Table_3_Primary Metabolism Is Distinctly Modulated by Plant Resistance Inducers in Coffea arabica Leaves Infected by Hemileia vastatrix.XLSX (273.47 kB)

Table_3_Primary Metabolism Is Distinctly Modulated by Plant Resistance Inducers in Coffea arabica Leaves Infected by Hemileia vastatrix.XLSX

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posted on 20.03.2020 by Kátia Ferreira Possa, Joyce Alves Goulart Silva, Mário Lúcio Vilela Resende, Rita Tenente, Carla Pinheiro, Inês Chaves, Sebastien Planchon, Ana Cristina Andrade Monteiro, Jenny Renaut, Milene Alves Figueiredo Carvalho, Cândido Pinto Ricardo, Leonor Guerra-Guimarães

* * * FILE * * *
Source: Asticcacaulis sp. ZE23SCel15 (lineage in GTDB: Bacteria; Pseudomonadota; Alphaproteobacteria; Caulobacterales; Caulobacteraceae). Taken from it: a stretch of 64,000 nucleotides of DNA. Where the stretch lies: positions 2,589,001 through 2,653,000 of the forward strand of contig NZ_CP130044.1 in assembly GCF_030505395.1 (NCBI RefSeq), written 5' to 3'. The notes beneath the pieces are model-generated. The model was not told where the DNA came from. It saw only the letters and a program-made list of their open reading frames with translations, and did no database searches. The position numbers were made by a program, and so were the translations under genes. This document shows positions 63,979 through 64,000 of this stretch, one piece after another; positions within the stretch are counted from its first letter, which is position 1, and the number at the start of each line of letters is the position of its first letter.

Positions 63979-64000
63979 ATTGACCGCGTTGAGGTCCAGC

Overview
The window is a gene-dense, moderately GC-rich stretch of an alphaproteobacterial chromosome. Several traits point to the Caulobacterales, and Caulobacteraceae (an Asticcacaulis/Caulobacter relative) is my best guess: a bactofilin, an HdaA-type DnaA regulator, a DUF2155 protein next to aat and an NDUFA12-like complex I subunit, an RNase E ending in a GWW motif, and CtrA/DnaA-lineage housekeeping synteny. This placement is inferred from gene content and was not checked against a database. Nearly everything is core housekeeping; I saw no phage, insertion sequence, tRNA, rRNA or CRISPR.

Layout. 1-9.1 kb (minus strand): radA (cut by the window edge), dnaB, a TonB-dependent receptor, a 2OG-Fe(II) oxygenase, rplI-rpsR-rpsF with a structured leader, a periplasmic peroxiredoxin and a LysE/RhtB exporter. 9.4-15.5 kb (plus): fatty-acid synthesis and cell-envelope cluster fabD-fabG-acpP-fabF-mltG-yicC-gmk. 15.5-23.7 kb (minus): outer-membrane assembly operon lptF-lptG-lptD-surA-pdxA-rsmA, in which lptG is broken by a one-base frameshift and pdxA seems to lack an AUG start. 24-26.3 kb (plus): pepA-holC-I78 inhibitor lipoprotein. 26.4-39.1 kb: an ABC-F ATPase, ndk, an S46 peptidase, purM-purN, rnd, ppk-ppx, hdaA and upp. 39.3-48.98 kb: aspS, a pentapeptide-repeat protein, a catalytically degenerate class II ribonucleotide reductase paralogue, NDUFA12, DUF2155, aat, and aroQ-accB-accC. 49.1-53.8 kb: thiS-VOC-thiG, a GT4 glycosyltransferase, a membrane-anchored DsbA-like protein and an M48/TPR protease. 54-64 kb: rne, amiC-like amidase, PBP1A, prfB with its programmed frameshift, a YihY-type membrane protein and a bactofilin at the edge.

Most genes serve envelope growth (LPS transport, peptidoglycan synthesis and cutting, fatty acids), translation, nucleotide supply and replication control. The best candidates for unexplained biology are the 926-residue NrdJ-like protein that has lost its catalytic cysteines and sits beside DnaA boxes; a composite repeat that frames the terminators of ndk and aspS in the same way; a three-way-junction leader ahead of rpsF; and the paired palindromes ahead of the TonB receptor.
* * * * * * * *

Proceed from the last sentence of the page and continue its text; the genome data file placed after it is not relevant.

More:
Epidemics of coffee leaf rust (CLR) leads to great yield losses and huge depreciation of coffee marketing values, if no control measures are applied. Societal expectations of a more sustainable coffee production are increasingly imposing the replacement of fungicide treatments by alternative solutions. A protection strategy is to take advantage of the plant immune system by eliciting constitutive defenses. Based on such concept, plant resistance inducers (PRIs) have been developed. The Greenforce CuCa formulation, similarly to acibenzolar-S-methyl (ASM), shows promising results in the control of CLR (Hemileia vastatrix) in Coffea arabica cv. Mundo Novo. The molecular mechanisms of PRIs action are poorly understood. In order to contribute to its elucidation a proteomic, physiological (leaf gas-exchange) and biochemical (enzymatic) analyses were performed. Coffee leaves treated with Greenforce CuCa and ASM and inoculation with H. vastatrix were considered. Proteomics revealed that both PRIs lead to metabolic adjustments but, inducing distinct proteins. These proteins were related with photosynthesis, protein metabolism and stress responses. Greenforce CuCa increased photosynthesis and stomatal conductance, while ASM caused a decrease in these parameters. It was further observed that Greenforce CuCa reinforces the redox homeostasis of the leaf, while ASM seems to affect preferentially the secondary metabolism and the stress-related proteins. So, the PRIs prepare the plant to resist CLR but, inducing different defense mechanisms upon pathogen infection. The existence of a link between the primary metabolism and defense responses was evidenced. The identification of components of the plant primary metabolism, essential for plant growth and development that, simultaneously, participate in the plant defense responses can open new perspectives for plant breeding programs.

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